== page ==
Team members: Bahador Bahrami, Jimmy Esmaily, Mustafa Yavuz, Jurgis Karpus, Dardo Ferreiro (associate), Zahra Rezahadeh

Funding from:

Improving collective decisions by eliminating overconfidence: mental, neural and social processes 

Overconfidence is a frequent bias in human decisions: we overestimate how right we are, or how likely we are to succeed. Can overconfidence be reduced in interactive decision-making processes involving both human interactions and interactions with AI systems? This project delves into the cognitive and neurobiological basis of these decisions, with a particular emphasis on understanding metacognition and post-decisional attributions of responsibility or regret. The research integrates various methodologies, including behavioral psychological testing, brain imaging, and psychopharmacology techniques.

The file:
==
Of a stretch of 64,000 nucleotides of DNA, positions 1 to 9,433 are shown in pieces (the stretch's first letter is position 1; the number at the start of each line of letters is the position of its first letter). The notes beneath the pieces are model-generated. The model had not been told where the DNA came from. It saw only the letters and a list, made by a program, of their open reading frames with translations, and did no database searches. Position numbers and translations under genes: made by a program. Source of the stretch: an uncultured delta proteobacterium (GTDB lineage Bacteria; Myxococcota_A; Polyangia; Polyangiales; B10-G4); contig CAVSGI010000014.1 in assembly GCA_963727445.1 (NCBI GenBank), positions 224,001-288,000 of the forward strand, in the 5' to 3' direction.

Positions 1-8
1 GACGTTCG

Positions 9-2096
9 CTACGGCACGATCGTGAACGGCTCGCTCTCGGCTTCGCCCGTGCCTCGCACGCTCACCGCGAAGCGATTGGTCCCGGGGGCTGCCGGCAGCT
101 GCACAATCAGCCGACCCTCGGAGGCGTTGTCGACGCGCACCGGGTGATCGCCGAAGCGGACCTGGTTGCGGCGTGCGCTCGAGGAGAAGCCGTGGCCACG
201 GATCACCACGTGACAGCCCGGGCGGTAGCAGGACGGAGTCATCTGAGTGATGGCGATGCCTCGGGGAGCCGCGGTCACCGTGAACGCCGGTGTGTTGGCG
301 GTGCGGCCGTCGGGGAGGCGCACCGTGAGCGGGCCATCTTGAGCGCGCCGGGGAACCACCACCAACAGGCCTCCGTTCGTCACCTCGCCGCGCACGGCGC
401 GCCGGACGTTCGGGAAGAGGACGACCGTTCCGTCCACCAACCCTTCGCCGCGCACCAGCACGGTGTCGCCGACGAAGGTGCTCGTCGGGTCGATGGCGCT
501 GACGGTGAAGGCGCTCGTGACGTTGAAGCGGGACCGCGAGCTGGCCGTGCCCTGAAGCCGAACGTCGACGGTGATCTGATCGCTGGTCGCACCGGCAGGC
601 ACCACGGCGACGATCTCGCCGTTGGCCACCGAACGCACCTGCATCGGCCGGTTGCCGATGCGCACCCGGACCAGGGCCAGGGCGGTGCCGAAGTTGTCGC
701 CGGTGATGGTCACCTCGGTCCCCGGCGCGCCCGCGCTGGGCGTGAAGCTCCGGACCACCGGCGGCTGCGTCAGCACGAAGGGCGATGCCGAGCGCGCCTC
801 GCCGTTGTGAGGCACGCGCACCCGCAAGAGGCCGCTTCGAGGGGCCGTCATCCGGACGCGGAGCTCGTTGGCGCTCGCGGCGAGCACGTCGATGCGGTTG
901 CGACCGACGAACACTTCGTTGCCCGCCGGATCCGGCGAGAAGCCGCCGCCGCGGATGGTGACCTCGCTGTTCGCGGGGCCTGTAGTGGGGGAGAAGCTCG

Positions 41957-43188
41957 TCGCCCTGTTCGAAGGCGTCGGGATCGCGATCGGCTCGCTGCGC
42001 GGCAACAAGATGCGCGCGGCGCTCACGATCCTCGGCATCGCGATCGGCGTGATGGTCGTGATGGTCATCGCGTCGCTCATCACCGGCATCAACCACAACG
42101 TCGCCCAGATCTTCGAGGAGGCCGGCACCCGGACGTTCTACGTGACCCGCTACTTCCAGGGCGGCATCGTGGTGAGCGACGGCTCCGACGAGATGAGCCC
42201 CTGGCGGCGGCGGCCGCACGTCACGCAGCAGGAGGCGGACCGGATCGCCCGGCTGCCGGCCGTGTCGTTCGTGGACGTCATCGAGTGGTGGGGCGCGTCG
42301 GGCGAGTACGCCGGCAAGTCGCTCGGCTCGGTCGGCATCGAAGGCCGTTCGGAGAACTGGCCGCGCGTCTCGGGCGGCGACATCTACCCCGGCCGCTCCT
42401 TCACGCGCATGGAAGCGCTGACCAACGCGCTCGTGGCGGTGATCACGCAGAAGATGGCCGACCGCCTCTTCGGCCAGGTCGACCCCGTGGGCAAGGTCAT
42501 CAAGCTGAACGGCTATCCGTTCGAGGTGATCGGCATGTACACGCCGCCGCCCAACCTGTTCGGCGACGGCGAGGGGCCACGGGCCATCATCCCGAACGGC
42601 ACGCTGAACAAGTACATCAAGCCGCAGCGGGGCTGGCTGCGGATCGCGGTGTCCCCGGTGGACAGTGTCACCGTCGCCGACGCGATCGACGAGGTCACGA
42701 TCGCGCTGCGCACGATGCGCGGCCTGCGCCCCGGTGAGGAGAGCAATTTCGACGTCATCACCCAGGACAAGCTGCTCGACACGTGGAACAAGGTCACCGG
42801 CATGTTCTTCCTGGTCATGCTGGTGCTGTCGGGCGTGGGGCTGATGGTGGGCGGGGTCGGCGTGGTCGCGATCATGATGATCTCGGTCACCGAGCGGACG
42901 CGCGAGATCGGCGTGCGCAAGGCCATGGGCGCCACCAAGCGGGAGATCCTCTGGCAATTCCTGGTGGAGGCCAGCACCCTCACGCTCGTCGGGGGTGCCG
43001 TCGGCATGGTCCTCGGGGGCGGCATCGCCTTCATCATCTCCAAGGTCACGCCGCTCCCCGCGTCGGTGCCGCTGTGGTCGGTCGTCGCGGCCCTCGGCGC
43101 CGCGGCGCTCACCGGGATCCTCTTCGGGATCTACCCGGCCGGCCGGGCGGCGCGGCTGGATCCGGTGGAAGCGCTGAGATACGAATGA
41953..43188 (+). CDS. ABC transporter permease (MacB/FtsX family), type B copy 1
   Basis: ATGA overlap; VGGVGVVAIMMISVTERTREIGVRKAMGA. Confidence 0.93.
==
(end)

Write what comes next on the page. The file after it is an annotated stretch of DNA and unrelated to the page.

The project seeks to identify triggers of overconfidence and explore interventions to modulate metacognitive processes and reduce overconfidence, thereby improving the accuracy of decision-making.

The expected outcomes of this research have broad implications. Insights gained from the study of interactive decision-making may inform various fields, including decision science, where improved understanding can lead to more informed choices in economics, politics, and business. Moreover, the findings may contribute to the design of AI systems that interact with humans by accounting for and mitigating overconfidence in their decision-making abilities. The investigation may also offer new perspectives on the role of metacognition in mental health disorders and education.